more sensible and more efficient to do that. but the country's made the decision and the decision was to allow travel to continue but to screen. and i think the economies of scale are vastly skewed when you do it that way. >> so today someone flying into jfk is noted to have, from a west african point of origin, is noted to have an elevated temperature. now what do we do with this individual and how concerned are you about the ability of the faa and the cdc to work together in this regard? >> boy, have you hit it. so far the faa has punted to the cdc. the faa put out a press release saying it's up to the cdc. cdc said they will conduct the screenings, if someones that the elevated temperatures they will do the questioning and have seclusion rooms where they can decide what to do. but as you and i know, if someone is sick and needs to go to the hospital they don't have a lot of ability to detain people, et cetera and we're
about to head into two seasons, one bad, one good. flu season and thanksgiving and christmas holiday and the peak travel season of the year. people traveling with children as well. so that poses a lot of problem for the cdc on retaining and detaining people. and i think that is probably where we run into problems with false positives. it's not going to work for long. >> one additional question. let's assume that today someone arrives at jfk, point of origin a west african nation affected by ebola. they are noted to have an elevated temperature and consequently there is a process now that gets followed. what becomes of the airplane? what becomes of the tray tables and what becomes of the blankets, what becomes of the pillows. we don't have a definitive finding. all we know is someone got off and had an elevated temperature. what are we now going to do with regard to the plane and the people charged with cleaning it? >> by this point the plane has gone on to its next assignment, its next flight. the cdc said if there are bodily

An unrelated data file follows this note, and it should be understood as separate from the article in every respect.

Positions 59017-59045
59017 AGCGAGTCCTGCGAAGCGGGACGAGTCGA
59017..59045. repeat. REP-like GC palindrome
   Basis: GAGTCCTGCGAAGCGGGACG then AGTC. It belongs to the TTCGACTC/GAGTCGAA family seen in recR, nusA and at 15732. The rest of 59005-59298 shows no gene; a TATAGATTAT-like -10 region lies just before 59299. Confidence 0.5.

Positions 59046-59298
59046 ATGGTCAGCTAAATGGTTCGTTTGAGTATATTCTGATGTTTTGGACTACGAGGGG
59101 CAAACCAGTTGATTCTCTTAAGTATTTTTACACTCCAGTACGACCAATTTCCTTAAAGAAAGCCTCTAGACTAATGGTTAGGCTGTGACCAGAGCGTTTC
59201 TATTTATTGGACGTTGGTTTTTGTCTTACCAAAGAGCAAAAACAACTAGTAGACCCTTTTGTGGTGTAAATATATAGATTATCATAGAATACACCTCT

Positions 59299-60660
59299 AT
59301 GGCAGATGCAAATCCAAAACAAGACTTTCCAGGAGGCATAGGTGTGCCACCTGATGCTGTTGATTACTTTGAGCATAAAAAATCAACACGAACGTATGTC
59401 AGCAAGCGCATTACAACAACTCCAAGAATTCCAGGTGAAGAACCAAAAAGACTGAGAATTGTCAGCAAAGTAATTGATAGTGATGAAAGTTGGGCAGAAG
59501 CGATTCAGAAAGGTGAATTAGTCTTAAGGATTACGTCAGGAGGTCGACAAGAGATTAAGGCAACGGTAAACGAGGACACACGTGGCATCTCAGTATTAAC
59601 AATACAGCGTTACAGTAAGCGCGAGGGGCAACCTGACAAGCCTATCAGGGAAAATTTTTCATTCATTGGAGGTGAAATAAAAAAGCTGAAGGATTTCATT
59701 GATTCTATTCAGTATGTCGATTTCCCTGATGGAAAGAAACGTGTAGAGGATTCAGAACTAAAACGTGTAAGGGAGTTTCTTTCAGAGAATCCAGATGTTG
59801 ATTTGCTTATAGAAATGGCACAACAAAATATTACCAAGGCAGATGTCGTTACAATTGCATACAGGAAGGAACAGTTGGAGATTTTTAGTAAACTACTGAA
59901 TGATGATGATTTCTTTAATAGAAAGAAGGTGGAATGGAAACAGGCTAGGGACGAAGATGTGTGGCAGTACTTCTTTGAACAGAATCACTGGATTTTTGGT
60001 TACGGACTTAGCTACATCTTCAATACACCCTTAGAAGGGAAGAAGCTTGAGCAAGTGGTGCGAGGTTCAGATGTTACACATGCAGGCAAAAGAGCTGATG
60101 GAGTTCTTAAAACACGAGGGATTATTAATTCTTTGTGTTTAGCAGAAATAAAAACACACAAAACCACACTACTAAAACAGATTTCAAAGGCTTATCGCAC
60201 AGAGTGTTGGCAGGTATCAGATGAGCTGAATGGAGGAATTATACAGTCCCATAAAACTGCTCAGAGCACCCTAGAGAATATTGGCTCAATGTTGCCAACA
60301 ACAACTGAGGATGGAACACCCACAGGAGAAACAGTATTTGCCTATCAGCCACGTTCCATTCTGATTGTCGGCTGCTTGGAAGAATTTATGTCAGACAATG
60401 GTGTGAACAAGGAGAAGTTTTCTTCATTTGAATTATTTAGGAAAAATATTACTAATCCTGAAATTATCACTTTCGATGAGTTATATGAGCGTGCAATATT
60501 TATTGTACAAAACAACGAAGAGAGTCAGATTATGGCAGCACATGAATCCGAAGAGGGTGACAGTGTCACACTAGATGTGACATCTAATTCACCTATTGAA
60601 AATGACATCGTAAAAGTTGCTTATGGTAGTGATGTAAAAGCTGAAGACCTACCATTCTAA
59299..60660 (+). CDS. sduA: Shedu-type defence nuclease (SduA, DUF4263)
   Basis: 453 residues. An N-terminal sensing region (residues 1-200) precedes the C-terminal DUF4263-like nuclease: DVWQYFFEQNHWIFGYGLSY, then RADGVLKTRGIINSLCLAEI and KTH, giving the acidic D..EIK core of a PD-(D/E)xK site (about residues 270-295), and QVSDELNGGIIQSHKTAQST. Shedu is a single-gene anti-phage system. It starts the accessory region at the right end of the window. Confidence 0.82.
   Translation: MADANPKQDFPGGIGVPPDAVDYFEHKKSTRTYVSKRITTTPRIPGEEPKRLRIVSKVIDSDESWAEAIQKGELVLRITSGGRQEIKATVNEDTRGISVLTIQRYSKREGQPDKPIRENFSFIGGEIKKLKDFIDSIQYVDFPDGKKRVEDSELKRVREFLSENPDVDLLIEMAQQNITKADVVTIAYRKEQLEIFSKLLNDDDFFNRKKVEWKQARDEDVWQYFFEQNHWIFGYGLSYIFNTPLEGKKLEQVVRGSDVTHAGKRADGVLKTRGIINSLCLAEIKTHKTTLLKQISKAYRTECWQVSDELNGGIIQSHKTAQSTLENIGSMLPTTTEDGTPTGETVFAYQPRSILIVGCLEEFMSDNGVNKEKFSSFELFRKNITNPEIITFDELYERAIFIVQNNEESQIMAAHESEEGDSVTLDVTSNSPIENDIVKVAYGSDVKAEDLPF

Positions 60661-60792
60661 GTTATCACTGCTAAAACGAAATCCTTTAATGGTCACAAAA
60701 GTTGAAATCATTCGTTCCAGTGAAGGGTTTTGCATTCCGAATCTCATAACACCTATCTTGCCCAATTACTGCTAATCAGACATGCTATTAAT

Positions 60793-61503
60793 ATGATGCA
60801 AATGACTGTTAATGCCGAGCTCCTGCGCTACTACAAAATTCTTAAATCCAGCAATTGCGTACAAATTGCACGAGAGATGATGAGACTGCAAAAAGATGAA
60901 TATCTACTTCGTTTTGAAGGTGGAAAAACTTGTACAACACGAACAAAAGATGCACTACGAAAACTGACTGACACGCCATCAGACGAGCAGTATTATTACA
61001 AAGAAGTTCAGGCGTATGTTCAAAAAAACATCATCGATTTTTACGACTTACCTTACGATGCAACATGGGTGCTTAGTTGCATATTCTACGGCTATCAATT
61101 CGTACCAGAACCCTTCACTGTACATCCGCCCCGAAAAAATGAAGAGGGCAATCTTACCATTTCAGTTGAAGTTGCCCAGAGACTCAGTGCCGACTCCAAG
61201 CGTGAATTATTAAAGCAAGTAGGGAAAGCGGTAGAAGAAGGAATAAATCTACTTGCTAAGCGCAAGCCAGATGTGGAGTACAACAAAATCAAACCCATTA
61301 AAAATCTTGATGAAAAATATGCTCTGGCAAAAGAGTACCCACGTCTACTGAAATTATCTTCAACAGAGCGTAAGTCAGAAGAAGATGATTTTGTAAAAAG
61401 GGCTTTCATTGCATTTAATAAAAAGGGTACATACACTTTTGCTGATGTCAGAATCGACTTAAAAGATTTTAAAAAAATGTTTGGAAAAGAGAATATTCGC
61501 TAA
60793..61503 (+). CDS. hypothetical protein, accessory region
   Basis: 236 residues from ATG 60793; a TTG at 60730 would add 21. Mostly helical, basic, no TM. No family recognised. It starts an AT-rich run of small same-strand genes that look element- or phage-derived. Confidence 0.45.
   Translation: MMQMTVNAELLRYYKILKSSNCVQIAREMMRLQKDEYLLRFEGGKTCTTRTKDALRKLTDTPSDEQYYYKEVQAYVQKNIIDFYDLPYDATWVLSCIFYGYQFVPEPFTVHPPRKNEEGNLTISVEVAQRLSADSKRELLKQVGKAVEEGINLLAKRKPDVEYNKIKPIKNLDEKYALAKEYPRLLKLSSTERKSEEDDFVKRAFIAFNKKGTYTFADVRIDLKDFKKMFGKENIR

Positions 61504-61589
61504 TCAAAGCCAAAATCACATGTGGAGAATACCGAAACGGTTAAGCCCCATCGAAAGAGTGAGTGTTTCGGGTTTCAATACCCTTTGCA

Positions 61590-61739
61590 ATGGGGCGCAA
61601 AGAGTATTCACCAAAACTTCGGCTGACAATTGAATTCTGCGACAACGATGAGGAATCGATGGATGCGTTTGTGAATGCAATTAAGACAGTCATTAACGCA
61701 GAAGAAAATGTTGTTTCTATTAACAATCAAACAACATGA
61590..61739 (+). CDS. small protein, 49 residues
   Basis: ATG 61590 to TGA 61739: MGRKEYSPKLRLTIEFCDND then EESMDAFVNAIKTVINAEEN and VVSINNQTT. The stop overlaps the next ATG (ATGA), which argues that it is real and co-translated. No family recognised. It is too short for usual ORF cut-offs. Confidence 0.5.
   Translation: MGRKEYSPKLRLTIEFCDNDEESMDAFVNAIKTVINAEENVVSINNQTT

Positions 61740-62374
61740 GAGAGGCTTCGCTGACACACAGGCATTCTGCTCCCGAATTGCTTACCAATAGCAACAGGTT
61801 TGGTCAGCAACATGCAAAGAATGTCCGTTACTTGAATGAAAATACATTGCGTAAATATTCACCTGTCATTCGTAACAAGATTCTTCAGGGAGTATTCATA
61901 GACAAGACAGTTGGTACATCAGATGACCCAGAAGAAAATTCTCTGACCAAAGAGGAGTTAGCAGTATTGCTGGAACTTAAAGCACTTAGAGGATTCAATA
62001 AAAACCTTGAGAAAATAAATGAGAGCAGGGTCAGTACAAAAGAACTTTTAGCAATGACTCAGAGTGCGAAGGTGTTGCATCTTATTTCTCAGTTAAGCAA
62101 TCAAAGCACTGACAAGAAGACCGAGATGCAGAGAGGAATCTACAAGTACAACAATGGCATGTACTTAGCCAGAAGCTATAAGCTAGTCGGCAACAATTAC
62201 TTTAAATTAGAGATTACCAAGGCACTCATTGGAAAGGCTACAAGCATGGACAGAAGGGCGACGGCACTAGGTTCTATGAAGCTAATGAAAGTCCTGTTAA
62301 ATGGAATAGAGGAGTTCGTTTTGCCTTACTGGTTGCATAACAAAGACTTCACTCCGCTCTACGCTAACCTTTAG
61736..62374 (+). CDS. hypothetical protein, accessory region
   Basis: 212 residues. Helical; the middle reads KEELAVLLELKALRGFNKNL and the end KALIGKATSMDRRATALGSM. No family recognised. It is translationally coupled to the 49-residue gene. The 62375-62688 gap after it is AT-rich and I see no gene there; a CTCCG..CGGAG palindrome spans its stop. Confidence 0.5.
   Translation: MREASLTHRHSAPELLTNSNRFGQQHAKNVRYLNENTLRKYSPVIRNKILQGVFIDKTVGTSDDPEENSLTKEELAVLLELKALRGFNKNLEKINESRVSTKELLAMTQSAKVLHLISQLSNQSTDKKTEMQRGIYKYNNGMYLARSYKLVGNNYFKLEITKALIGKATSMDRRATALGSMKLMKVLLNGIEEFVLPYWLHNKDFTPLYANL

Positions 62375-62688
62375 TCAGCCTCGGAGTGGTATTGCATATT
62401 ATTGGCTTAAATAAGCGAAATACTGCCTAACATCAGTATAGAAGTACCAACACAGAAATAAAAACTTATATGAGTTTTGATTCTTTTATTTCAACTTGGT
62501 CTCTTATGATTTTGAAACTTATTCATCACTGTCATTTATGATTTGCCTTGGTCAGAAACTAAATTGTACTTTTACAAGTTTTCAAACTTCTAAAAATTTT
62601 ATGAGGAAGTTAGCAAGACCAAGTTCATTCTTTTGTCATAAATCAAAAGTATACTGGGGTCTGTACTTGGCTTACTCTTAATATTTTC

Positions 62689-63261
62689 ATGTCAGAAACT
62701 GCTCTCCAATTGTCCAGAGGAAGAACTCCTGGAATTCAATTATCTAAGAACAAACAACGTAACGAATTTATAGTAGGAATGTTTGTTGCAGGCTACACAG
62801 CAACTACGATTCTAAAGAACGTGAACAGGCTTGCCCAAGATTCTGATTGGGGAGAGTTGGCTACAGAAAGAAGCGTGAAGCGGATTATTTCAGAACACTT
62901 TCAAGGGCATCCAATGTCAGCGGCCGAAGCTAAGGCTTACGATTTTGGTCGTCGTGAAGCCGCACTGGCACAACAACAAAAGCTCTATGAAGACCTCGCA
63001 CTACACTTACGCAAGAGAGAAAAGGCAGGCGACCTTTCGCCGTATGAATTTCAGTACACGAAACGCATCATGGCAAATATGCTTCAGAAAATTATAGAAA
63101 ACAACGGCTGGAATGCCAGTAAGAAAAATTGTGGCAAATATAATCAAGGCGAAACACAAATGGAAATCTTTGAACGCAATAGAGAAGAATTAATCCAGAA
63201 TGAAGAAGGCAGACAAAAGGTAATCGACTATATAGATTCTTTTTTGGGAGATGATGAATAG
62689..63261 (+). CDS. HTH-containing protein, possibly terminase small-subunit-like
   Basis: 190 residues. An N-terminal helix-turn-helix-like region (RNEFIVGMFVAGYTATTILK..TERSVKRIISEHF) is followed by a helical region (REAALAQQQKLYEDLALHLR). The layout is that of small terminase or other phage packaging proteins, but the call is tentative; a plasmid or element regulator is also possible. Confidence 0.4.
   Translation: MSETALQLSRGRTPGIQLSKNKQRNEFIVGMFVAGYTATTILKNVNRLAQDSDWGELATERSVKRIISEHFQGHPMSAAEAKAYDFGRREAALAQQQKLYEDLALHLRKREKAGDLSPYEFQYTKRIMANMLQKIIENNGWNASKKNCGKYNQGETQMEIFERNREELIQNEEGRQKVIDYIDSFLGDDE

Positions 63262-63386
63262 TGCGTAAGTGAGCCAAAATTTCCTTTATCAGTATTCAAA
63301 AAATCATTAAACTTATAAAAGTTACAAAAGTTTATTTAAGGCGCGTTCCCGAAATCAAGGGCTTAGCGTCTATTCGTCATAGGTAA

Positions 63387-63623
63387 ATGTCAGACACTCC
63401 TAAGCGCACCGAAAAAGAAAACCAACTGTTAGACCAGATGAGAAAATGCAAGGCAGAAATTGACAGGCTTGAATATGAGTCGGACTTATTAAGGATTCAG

fluids on the plane they have to don the moon suits but the problem right now is the federal aviation regulations have absolutely no requirement in them about cleaning the planes. right now the tray tables aren't wiped, the arm rests aren't wiped so. by the time this is determined that plane has done its 30 minute turn or whatever is off on its venture so they have to put into places some way to detain the plane. that hasn't been done yet. >> mary, thank you as always. >> thank you. i want to turn to a story sparked outrage. spanish authorities euthanize add dog belonging to a nurse's assistant who has been strict within ebola. the mixed breed dog excaliber was killed on wednesday out of fear it might spread ebola. a fear that my next guest says is misplaced. peter is an associate profess arer at north carolina state's college of veterinary medicine. he advised the cdc and the world health organization on transmission of diseases from
animals and the cdc itself tweeted it's working to develop guidance for the u.s. pet population. doctor, did excaliber have to die? is there there has never been a known transmission from dogs to humans of the ebola virus. so we really could have learned a lot by trying to move in another direction with this animal. >> why couldn't the dog be quarantined like i understand is the case with the husband of the nurse in spain who tested positive? >> we needed to learn whether that woman had transmitted ebola to the dog before we even know the next question which is can the dog then transmit it to others. so once the dog is euthanized we never get an answer to that. and we really need answers to these questions. you know when we study the ebola virus, we study it mainly in humans and we do a little bit of work in wildlife to find out